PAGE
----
"Despite the difficulties, we victims harbour the hope of a different country": say social organisations from the territories affected by the armed conflict.
Victims, ex-combatants and international delegations dressed in white to attend the event that ended 52 years of conflict between the Revolutionary Armed Forces of Colombia (FARC) and the Colombian government.
Five years after this historic pact, Colombian civil society organisations take stock of the difficulties and challenges they have faced along the way. They talk about the lack of commitment from the government and institutions towards those who defend human rights because, according to them, "there is no security for leaders and social leaders", explains María Simone, advocacy advisor for the Association of Victims for Peace and Development (ASVIPAD).
Murders of human rights defenders have increased since the signing of the Peace Accord. According to the organisation Somos Defensores, 198 murders were recorded between 2014 and 2016. Since 2016, the Institute for Development and Peace Studies (Indepaz) has recorded more than 1,200.
Because of this situation of violence, some organisations created a network to take care of their security and sought support from international cooperation. "This has been the only thing that has allowed us to continue working even with these obstacles," said Simone.
Including communities in the regions in the country's development is a key issue in order to strengthen the state's presence in these places and offer better opportunities to those who lived through the consequences of the conflict. However, after the FARC left the areas they controlled, organisations denounced new controls by illegal armed groups.
"The pact with the FARC ignored other armed dynamics such as the National Liberation Army (ELN) who have been exercising territorial control" says Iván Rueda, executive secretary of the Inter-Church Justice and Peace Commission (CIJP)
With the end of a multilateral ceasefire, communities have been collecting proposals with security guarantees, and it is hoped that these initiatives can be included in the final report of the Commission for the Clarification of the Truth (CEV). This institution was created following the signing of the ceasefire to investigate and provide the country with a historical account of the origins and events that marked the conflict.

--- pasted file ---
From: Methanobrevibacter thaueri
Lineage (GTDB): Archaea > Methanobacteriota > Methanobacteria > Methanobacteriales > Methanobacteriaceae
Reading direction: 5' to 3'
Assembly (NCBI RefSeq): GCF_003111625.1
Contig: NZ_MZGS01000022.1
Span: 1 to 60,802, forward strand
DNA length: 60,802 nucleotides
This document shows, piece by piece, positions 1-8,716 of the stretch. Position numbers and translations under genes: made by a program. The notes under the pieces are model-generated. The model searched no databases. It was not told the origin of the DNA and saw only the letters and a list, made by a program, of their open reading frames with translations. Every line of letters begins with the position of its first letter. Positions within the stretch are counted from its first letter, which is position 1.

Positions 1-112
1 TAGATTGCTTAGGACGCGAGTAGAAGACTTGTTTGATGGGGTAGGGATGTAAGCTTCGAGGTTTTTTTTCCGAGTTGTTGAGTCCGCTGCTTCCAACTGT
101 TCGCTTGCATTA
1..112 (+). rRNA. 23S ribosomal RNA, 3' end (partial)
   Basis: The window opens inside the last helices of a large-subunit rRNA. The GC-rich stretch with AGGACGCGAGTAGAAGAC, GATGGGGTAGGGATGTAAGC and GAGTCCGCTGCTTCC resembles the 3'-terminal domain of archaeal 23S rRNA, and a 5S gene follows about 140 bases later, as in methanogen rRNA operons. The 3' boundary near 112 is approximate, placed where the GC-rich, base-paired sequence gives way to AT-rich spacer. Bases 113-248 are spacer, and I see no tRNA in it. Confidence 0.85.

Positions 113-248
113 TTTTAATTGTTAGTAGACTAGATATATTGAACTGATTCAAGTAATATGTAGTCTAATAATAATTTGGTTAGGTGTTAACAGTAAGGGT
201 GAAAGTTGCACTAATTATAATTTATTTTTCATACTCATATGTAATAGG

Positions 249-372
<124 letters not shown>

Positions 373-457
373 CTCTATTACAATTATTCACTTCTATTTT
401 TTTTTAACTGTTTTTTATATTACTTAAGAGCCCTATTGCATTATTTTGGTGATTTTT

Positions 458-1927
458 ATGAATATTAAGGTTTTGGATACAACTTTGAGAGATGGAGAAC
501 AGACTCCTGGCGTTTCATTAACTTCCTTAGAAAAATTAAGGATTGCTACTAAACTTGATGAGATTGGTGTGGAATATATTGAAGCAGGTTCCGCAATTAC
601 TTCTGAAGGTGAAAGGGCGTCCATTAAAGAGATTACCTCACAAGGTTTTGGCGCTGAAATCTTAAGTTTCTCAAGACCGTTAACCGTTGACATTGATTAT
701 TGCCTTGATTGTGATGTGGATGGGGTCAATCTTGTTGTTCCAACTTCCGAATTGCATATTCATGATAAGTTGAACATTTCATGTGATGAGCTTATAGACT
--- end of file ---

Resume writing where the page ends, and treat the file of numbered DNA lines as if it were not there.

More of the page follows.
On the other hand, social organisations are also asking the Special Jurisdiction for Peace (JEP) to broaden its framework of interpretation so that members of other illegal armed groups can appear before this body.
During the implementation of the peace agreement, emphasis was also placed on the visible re-victimisation suffered by those directly affected by the conflict. "This is due to the fact that the peace agreement did not have an effective response to comprehensively redress the victims," says Diana Barrios, programme coordinator of the Women in Law Collective Association (COLEMAD).
Luz Hache, spokesperson for the National Movement of Victims of State Crimes (MOVICE) recalls the case of "the Colombian military forces and those actors who have been brought before the JEP and who have not assumed any responsibility. On the contrary, they have revictimised the victims".
In order to prevent victims of the armed conflict from continuing this cycle of repetition, Hache says that it is important that these actors who appear before the JEP support the construction of the truth from the position of perpetrators. In addition, the organisations also consider that victims must have more participation in the Integral System in order to mitigate re-victimisation and contribute to reparation.
The CIJP organisation has been observing an important advance in the processes of community awareness and its extrajudicial relationship. "On some occasions with the CEV we have carried out our own exercises of transforming and transitional memories with the new generations in a relationship with groups responsible or perpetrators", explained Rueda.
From the organisation ASVIPAD, the legal representative Nubia Sánchez adds that "we must continue to insist on these peace-building processes through education to promote the participation of the victims of the armed conflict".
Sánchez shares that her organisation ASVIPAD is supporting the implementation of the peace agreement through the development of historical memory exercises for non-repetition and psycho-legal attention, counselling and guidance for women victims.
The Norwegian Human Rights Fund Colombia remains committed to supporting organisations working to advance this historic agreement that marked a step forward for reconciliation in Colombian society.